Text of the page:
// es5
function sayHello() {
  return 'i am saying hello';
}

// es6 explicit return (same as above)
const sayHello = () => {
  return 'i am saying hello';
}

// es6 implicit return 1-liner (same as above)
const sayHello = () => 'i am saying hello';

Here’s another example that has function arguments:

// es5
function add(a, b) {
  return a +_ b;
}

// es6
const add = (a, b) => a +_ b;

Arrow functions allow us to simplify our code to a single line and you may see a lot of this in the React code you encounter. Here’s an example of a React function written with and without arrow functions:

// function
function App() {
  return (
    <div>my app goes here</div>
  );
}

// es6
const App = () => (
  <div>my app goes here</div>
)

The two examples here are the same, but you get a little bit of cleaner code with the ES6 arrow function.

Note: Functions and Arrow Functions are both valid and can be used throughout our code. It is up to you to determine which is the better one to use for each scenario. Stick to your own set of rules so you have consistency across your code.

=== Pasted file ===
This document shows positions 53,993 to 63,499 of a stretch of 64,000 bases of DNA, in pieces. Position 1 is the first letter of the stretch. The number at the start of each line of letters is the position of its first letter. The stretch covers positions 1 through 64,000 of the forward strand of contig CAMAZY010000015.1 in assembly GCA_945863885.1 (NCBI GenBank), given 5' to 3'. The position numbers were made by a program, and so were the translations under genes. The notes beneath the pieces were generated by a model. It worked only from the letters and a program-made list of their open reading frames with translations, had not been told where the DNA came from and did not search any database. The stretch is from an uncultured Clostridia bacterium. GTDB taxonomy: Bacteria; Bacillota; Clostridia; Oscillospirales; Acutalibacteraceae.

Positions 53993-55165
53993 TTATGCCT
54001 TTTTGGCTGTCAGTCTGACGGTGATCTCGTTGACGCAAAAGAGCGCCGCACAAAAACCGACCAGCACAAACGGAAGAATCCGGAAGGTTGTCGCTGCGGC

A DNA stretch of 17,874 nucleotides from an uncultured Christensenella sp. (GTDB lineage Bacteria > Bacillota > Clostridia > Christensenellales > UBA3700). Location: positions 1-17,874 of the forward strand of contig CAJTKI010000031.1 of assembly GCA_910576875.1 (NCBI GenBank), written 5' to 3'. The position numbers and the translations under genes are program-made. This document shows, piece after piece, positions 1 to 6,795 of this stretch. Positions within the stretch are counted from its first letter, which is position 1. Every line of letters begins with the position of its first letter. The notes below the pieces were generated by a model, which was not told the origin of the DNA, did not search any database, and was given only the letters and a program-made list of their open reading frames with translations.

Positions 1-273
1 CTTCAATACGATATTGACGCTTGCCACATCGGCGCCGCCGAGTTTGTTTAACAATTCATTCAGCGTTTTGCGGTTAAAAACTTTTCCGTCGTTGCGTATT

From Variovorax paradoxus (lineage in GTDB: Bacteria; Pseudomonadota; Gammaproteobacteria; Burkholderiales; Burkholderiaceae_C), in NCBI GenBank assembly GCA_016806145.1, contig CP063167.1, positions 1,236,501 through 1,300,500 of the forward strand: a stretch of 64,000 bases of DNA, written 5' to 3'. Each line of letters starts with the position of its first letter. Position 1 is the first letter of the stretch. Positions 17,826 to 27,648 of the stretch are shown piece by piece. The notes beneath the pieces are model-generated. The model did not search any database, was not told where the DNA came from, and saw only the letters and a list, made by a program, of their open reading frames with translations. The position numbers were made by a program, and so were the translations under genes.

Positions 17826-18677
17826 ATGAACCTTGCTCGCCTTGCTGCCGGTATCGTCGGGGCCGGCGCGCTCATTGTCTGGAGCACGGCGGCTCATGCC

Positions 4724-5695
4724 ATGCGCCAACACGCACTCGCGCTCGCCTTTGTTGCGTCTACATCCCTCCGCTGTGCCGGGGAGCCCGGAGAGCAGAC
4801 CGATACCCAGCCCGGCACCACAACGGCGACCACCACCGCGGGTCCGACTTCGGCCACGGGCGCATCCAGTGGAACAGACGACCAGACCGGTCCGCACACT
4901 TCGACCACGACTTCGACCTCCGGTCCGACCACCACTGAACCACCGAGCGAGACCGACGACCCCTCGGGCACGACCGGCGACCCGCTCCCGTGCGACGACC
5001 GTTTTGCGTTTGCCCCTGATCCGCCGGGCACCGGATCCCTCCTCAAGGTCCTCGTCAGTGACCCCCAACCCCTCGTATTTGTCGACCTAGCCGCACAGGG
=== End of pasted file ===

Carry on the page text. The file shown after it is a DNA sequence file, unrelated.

3. Classes

ES6 brought in JavaScript classes. Classes are just some syntactical sugar for JavaScript. Under the hood, classes are just plain old functions. React code has many classes throughout, but for our starter guide, we’ll be using functions directly.

It is good to be aware that React code you see may use classes. React 16.8 brought us React Hooks which gave React functional components all the same tools as React class components so we’ll stick to functional components.

Component Comparison with State

Here’s an example of a component that uses React state in function and classes:

// class
class App extends React.Component {
  state = { message: 'my message' };

  updateMessage = message => this.setState({ message });

  render() {
    const { message } = this.state;

    return (
      <div>my message is: {message}</div>
    );
  }
}

Here’s the same example with functions and React Hooks:

function App() {
  const [message, setMessage] = React.useState('my message');